Reply to my critics who wrote to Overland

I wrote the following comment, in response to a controversy over at Overland over my essay worth checking out

I think the attempt by Mendes et al to prevent publication of esssays similar to mine in future is remarkable, but by no means surprising. Anyone who read my essay could have seen it coming, and I would recommend to those who hadn’t that they do so, and compare what I’m alleged to have written to what I actually wrote. For example, I advocate a two state agreement: the six signatories of the letter claim I advocate the creation of a single Arab state of Greater Palestine, which is a fabrication, just like the allegation that I essentialise Jews in Israel and Jewish supporters of the Israeli government.

Even if I did hold the position they attribute to me, there would be no empirical basis for the claim that 99% of the Jewish community would oppose what was written. One of them in particular, and more than one, played various roles in the recent survey which established some 13% of Australian Jews are anti-Zionist. Presumably, they hold that even this 13% of Jews would be outraged at my advocacy of a two-state agreement, and my opposition to Jewish organisations supporting anti-Palestinian racism in my name.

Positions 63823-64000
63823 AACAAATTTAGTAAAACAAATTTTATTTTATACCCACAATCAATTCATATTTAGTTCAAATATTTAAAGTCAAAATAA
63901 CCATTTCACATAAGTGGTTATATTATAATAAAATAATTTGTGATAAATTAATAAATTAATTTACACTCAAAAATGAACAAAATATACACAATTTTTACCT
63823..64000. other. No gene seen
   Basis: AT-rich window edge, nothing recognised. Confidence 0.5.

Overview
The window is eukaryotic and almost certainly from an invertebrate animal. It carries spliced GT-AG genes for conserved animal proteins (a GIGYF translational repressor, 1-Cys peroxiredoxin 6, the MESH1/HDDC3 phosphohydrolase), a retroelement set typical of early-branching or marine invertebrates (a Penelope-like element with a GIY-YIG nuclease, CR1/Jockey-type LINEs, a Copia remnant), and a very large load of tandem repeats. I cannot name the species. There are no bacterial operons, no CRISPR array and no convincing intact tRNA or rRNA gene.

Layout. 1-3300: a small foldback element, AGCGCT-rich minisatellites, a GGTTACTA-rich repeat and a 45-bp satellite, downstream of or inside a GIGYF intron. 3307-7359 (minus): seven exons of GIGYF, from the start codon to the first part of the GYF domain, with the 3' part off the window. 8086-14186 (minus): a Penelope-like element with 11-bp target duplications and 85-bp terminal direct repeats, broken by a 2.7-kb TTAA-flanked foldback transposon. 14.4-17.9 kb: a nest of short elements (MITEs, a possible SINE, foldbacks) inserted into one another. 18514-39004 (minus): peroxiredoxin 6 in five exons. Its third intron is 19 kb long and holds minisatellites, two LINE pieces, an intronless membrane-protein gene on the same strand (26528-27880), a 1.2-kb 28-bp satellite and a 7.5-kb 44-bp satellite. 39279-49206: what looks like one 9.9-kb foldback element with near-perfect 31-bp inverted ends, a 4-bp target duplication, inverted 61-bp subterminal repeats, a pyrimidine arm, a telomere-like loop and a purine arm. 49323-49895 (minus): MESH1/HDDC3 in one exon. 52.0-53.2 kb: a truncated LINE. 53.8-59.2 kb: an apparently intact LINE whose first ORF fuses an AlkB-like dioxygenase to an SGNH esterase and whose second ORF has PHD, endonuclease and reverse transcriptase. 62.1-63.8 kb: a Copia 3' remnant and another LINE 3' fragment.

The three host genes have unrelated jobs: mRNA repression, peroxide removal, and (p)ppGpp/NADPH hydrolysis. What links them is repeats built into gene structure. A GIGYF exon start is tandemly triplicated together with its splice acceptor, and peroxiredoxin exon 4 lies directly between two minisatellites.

It is useful to put this in some context. The Cambridge University Israel Society cancelled a talk by Benny Morris because “the intention of the Society was never to give racism a platform”. This plainly doesn’t apply to ECAJ and the NSW JBD. And apparently, the 6 academics who were offended at my writings, which they consider so outrageous, were not offended by the support given to Benny Morris. If they are right, that there are only two perspectives in the Jewish community, those expressed by me, and the other 99%, it would surely reflect poorly on our community. Fortunately, there is no reason to believe this is true. Though these academics purport to speak on behalf of Jews, the Jewish left, and the left, there’s little reason to take that seriously either. They are simply indistinguishable from the Jewish organisations I criticised, which they take pride in, siding safely with the imaginary 99%.

When Hannah Arendt caused a storm of controversy, she said that it would not have surprised her if she made one or two people angry. That she encountered a flood of criticism made clear to her that her offence was not to individuals, but to vested interests. The sad thing is that whilst the bullying characteristic of Michael Danby, or the (alleged) Anti-Defamation Commission, or AIJAC is more or less predictable by institutional interests, the herd of independent minds who have written in to complain do not have this excuse for their behaviour. One can only hope that given their failure at censorship, they – and others like them – might finally decide to stop trying to stifle debate, but instead try to engage in it.


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